Director Mike Newell has had a pretty varied career, with films that include Donnie Brasco, Mona Lisa Smile, and the underappreciated Amazing Grace and Chuck. More recently, Newell got the attention of the young adult lit crowd when he took on the fourth Harry Potter movie, Harry Potter and the Goblet of Fire, the first in the series to garner a PG-13 rating. Working on a popular youth story must have really appealed to Newell, because he's signed on for another one. No, Newell isn't returning to the world of Harry Potter. Instead he's taking on the classic story, The Box of Delights by John Masefield, reports Variety. The 1930s story tells the tale of a boy who receives a magical box that allows him to travel in time. The story has already been adapted into a BBC television series, as well as a radio drama that Newell has fond
See full article at Cinema Blend »

Director Mike Newell Gets "Box Of Delights" Project

"Harry Potter and the Goblet of Fire" director Mike Newell has been attached to direct "The Box of Delights," based on the 1930s children's novel by John Masefield.

The story, adapted by Frank Cottrell Boyce, will focus on a boy entrusted with a magic box that allows him to travel through time.

Newell, who is completing post-production on "Prince of Persia," told Variety, "I first heard 'Box of Delights' as a radio play on the BBC when I was a boy. I was immediately seduced by the tingling, opening harp music and the fantastical, mysterious, magic story that followed."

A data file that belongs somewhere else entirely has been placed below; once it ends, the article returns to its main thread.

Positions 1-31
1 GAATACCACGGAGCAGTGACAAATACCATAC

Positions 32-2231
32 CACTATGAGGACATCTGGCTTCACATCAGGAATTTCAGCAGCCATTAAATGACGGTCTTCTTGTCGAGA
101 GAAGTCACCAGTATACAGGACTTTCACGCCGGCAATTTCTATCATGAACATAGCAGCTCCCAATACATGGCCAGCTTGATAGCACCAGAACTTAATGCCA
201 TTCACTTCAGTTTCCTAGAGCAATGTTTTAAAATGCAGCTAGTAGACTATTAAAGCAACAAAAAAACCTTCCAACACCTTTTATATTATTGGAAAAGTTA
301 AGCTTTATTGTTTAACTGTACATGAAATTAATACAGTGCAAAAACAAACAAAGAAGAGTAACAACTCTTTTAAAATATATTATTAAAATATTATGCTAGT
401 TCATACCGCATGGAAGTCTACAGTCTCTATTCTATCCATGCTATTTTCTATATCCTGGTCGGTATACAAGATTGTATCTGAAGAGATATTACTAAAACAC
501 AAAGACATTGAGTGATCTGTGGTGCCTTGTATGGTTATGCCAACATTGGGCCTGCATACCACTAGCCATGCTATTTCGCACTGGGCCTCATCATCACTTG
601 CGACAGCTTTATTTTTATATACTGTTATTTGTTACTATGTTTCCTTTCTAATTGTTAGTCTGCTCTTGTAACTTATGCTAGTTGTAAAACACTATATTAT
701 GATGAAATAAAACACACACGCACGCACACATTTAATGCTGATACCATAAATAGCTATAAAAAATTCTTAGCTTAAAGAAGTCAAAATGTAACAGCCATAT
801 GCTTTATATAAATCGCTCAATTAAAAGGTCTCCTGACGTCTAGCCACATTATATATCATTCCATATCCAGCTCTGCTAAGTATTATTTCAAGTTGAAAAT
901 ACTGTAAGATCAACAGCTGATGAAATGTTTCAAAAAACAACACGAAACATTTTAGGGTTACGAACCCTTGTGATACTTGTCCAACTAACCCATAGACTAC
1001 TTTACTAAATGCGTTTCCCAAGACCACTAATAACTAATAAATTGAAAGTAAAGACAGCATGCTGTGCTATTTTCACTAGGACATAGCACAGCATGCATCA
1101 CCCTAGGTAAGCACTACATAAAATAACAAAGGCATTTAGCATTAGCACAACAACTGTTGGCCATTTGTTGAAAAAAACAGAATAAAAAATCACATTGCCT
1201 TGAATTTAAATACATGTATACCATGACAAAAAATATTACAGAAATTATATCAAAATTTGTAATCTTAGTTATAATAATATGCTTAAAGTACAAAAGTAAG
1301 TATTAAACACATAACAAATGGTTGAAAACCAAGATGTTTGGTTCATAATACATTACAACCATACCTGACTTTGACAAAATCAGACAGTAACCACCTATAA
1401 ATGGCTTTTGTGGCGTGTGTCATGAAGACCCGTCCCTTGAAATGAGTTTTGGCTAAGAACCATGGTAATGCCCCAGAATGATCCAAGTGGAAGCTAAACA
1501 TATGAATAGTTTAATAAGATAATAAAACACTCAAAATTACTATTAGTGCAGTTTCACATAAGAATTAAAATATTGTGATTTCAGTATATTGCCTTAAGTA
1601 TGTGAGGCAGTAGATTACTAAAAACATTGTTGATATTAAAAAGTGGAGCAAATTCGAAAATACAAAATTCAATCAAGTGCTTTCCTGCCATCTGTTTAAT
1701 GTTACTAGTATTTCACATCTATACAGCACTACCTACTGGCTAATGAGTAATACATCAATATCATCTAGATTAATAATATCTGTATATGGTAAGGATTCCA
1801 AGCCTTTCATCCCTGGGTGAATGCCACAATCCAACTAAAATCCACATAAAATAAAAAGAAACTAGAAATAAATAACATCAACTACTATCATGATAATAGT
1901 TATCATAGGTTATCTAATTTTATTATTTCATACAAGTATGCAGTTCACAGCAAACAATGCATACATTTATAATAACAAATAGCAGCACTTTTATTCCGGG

"Box of Delights" had been a hit BBC drama in 1984 was a radio play version earlier.
See full article at iCelebz »

Mike Newell to direct "The Box of Delights"

Mike Newell will direct "The Box of Delights" for British company Brilliant Films. The film will be adapted by Frank Cottrell Boyce based on the 1930s children's novel written by John Masefield.   The story follows a boy entrusted with a magic box that gives him the ability to travel through time.   Boyce wrote the absolutely lovely Danny Boyle ("Slumdog Millionaire") directed "Millions" which found good reviews from critics.   "Delights" was also made into a BBC show back in 1984 as well as a radio play.   Newell is completing work on "The Prince of Persia" and was the helmer of "Harry Potter and the Goblet of Fire."  
See full article at Upcoming-Movies.com »

Newell's Next to be a 'Box of Delights'

Mike Newell has been directing films since the 1960s yet his name is primarily known by today's movie going audience as the director of Harry Potter and the Goblet of Fire. Then again, maybe it is films that live on in the memories of most more than the name considering he directed the likes of Four Weddings and a Funeral, Donnie Brasco and the Oscar-nominated Enchanted April which is seeing a special edition release in May. Up next for the helmer is the sword and sandal epic Prince of Persia: The Sands of Time based on the video game starring Jake Gyllenhaal and due in theaters on May 28, 2010, but Variety brings word of his follow-up feature based on a 1930s children's novel. Newell is set to direct The Box of Delights based on John Masefield's novel about a boy entrusted with a magic box that allows him to travel through time.